Nov 14, 2014 Reetta Heiskanen
At the age of 19, Louise Eriksson founded her first company – an e-commerce company called PopSox. But it wasn’t until her second company that become a big thing – Scandinavia’s largest B2B ad network, AdProfit.
Now she is the CEO of her third company called Vint, a Swedish startup focused on fitness and health. The idea of Vint is quite simple – it is a marketplace that connects personal trainers with users who are looking for interesting training. You can use the app to find an instructor and schedule a session, to manage both bookings and payments.
Vint ensures the quality of personal trainers by hand-picking each trainer. “All instructors that want to become a Vint trainer must send their bio and certificates and host a 30 minute session for one of our trainers already part of the network”, Eriksson reflects.
In January 2014 Vint announced a seed round of $1.8 million, led by the Nordic venture capital fund Creandum, an early investor in Spotify.
Along with Eriksson, Vint’s other founders are Magnus Hult, one of Spotify’s first engineers, Leo Giertz, co-founder of Wrapp and developer of Spotify’s first iOS app and Arvid Janson, co-founder of Psykologifabriken.
According to Vint, the total training and fitness market in Sweden is $600 million, while the U.S market is valued at $60 billion. In August 2014, Vint opened its fitness marketplace in San Francisco.
Louise Eriksson will give a talk at Slush about how the digital movement is changing what fitness means today. Slush News got the opportunity to chat with her before that.
Louise, how did you come up with the idea of Vint?
I was eager to start my next venture within an industry that has to do with my personal interest – fitness and health. We started digging in on what problems there is to solve.
The biggest problem, not only connected to the fitness and health industry but the world, is that people are not active and healthy. Vint is here to make the world healthier and stronger by disrupting what fitness, sports and training means.
What challenges have you faced while building Vint? How have you tackled them?
As an early stage company, you face a lot of different challenges. For us, these have mainly been in regards to having a distributed team across Sweden and San Francisco. Since we’re a marketplace, it has been a challenge to build supply and demand at the same time.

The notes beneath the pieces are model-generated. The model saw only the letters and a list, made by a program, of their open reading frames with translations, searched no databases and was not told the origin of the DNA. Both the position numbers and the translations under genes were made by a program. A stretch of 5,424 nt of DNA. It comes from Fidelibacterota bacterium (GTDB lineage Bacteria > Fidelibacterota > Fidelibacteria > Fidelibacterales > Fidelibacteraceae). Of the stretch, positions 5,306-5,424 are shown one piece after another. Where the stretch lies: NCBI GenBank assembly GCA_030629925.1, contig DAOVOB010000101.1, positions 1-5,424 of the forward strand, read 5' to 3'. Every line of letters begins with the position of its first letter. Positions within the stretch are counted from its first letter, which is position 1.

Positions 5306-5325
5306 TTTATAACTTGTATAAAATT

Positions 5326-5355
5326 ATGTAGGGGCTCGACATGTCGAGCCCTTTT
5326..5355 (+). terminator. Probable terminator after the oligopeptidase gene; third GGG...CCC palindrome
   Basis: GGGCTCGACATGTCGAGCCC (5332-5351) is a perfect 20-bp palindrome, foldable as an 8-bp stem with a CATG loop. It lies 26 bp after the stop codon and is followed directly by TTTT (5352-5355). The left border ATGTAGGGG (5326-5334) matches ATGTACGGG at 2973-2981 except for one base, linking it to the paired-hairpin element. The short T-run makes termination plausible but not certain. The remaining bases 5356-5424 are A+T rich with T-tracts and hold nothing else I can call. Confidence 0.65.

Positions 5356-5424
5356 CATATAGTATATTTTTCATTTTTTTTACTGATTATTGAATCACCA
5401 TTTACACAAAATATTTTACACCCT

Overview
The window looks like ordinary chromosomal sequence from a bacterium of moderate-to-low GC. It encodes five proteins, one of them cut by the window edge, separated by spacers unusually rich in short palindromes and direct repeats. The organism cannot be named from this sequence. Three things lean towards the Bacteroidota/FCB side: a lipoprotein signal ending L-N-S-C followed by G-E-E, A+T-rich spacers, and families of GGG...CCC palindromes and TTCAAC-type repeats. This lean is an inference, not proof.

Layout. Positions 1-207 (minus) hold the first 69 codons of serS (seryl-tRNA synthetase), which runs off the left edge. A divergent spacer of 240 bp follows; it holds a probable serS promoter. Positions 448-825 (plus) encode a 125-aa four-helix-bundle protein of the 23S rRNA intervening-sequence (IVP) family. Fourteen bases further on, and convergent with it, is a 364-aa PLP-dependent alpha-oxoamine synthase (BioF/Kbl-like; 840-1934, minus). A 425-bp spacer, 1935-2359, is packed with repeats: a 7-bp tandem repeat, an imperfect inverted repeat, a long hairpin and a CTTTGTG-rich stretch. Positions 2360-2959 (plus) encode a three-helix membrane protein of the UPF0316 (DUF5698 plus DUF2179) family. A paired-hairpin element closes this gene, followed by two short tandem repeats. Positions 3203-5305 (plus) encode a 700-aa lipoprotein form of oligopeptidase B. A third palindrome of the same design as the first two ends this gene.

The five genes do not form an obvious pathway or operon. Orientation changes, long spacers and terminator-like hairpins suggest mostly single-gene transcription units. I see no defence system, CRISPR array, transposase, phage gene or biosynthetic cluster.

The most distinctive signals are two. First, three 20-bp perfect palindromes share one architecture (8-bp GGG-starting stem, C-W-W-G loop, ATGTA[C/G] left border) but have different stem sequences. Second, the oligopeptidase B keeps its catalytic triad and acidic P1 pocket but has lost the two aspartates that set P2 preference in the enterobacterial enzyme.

In order to solve these problems, we have taken the approach to talk to other companies that have faced the same situations and solved it.
Until now, the secret sauce is to have more calls and Skype video sit-downs than we think we need to in order to keep the team aligned. It is important to focus almost all of our efforts into the the supply side and be confident that the demand side will follow. So far it has been a successful tactic.
Why did you become an entrepreneur?
I started my entrepreneurship path at the age of 19. At the age of 21 I started my 2nd company and dropped out of university for it.
The feeling of taking all of the responsibility, having the space to be creative, being able to solve problems you see around you and in your business is the most fulfilling thing I can imagine doing.
My parents or family are not entrepreneurial but on the other hand they have always believed in me and pushed me forward which made the decision super easy – I never even thought I could fail or that running your own business was a risky business.
How do you find the startup ecosystem in Sweden? Do the startups get a lot of support?
When I started my first business, all of my friends were studying at the Stockholm School of Economics and wanted to go into finance. By the time they’d finished school, everyone wanted to become an entrepreneur.
There has been a major shift during the last couple of years in status, help, support and tools available for you to start your business and it keeps on growing.
What are your keys to success?
Energy beats brains! (haha.)
Jokes aside – networking, street smart thinking, creativity and problem solving are the corner stones of how I make shit happen.
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